Hitimu Celebration honors multicultural Murray State students before graduation

MURRAY, KY — Murray State University’s commencement ceremonies may be on Saturday, but for some the celebration began Friday night. Nearly 50 multicultural students were honored during the Spring Hitimu Celebration at the Murray State Curris Center Theatre.

Hitimu is a Swahili word for graduate.

The Murray State Office of Multicultural Initiatives, Student Leadership & Inclusive Excellence sponsored the Hitimu Celebration, along with support from the Division of Student Affairs and the Murray State president’s office.

“Basically celebrating accomplishments of our students of color on campus and other students on campus who went through a journey. Hitimu is about finishing the journey,” OMI Executive Director S.G. Carthell said. “And so what you will see in this program this evening are students who come from different backgrounds, different ethnicities that have come together to celebrate their graduation. So this is a pre-celebration to the actual graduation that will happen on Saturday.”

In addition to Carthell, speakers at Friday night’s ceremony included Murray State President Robert Jackson, Vice President for Academic Affairs and Provost Mark Arant, and other faculty members.

“Always remember where you came from, and always remember that we care very deeply about you,” Arant told the students.

After the speakers offered words of wisdom, the 47 multicultural students each walked on stage to receive a kente stole, an alumni pin, a portfolio, a certificate of achievement, and a rose. They also thanked the people who supported them during their academic careers.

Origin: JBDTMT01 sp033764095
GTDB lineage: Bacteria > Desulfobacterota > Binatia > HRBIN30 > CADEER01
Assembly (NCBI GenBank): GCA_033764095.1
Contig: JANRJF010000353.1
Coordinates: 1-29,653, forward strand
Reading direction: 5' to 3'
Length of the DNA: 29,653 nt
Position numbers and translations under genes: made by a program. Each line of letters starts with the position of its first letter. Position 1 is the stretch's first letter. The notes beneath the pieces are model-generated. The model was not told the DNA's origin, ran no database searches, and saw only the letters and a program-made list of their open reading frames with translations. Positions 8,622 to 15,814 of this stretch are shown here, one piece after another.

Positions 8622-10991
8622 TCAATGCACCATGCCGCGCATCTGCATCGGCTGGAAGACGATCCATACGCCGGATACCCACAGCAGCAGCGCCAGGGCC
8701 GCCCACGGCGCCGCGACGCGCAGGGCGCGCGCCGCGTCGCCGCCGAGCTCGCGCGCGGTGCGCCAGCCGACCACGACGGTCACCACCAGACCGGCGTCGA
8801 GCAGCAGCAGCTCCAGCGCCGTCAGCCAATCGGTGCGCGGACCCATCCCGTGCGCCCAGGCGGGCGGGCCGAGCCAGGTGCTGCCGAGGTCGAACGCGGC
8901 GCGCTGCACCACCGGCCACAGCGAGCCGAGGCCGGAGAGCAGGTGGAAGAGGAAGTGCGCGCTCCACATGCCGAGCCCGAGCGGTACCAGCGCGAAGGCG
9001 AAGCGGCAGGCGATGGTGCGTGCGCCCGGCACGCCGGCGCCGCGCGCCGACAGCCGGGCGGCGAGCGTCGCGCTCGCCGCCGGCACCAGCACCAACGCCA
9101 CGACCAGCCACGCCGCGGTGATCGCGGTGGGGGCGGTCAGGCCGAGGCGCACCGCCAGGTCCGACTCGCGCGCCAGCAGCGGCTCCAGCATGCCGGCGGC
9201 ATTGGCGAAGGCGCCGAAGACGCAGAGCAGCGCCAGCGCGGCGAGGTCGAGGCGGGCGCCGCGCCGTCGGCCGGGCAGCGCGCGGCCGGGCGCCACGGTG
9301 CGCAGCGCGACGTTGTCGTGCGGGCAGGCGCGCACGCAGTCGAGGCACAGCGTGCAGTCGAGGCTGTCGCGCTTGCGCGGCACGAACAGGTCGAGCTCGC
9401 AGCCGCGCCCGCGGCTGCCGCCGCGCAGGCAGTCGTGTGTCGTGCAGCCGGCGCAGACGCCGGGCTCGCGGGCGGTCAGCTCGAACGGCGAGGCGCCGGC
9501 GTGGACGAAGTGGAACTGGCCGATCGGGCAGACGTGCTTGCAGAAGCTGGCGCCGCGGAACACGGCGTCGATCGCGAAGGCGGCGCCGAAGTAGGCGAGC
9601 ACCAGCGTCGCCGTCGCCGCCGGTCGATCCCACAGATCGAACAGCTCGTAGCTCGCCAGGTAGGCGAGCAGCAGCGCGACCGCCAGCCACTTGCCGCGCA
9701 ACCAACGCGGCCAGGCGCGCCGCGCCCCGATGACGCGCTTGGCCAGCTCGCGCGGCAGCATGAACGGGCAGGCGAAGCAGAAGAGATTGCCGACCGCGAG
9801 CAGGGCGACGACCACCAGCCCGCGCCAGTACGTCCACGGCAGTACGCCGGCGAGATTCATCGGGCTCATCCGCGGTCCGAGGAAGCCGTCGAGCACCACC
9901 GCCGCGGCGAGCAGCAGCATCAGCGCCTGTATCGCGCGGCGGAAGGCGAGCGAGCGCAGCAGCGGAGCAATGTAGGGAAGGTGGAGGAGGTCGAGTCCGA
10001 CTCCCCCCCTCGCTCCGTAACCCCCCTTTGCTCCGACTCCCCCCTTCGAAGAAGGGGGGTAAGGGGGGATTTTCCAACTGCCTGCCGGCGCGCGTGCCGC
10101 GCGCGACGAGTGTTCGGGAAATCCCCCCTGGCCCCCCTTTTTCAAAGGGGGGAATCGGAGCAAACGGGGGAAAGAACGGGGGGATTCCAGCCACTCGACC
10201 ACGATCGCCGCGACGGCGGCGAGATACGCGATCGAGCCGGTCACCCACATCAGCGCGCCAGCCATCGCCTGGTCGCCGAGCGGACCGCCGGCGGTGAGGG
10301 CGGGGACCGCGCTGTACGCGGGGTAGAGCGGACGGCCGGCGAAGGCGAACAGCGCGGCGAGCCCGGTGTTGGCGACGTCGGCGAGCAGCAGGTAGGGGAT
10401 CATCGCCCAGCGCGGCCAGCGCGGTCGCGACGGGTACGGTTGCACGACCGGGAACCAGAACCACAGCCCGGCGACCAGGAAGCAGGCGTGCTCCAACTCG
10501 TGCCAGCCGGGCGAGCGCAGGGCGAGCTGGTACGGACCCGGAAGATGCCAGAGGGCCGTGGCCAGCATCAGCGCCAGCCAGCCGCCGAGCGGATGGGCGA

“I dedicate this rose to my parents — my mom and my dad,” one student from Nigeria said on stage.

This is the 15th year of the Hitimu Celebration at Murray State.

“One of the reasons I brought this program here to Murray State — we did it at my last institution, I started it there — was to increase the number of students of color who actually walked, who actually went to the commencement exercise,” Carthell explained. “Because what you’ll find is sometimes, students will go through their college experience, sometimes don’t feel as connected and they skip graduation. And graduation is like the most important thing, one of the most important things that a student can go through.”

One of the students who will be graduating on Saturday is computer science major John Skinner. He has already secured a job at Amazon’s headquarters in Seattle.

“Having this graduation ceremony is very important to us, because it recognizes that the people who have come through the community here, and that they can be successful and go on to graduate,” said Skinner.

Another student set to graduate Saturday is communication disorders major Whitney Hardison, who will be getting married in a week and hopes to eventually pursue a doctorate in audiology.

“I feel like it’s so, so important to realize and support people that are minorities that may not have the same privileges as other people do,” said Hardison of the importance of the Hitimu Celebration.

Murray State will have two commencement ceremonies on Saturday at the CFSB Center. The first one will be at 9 a.m. and the second will be at 2 p.m.

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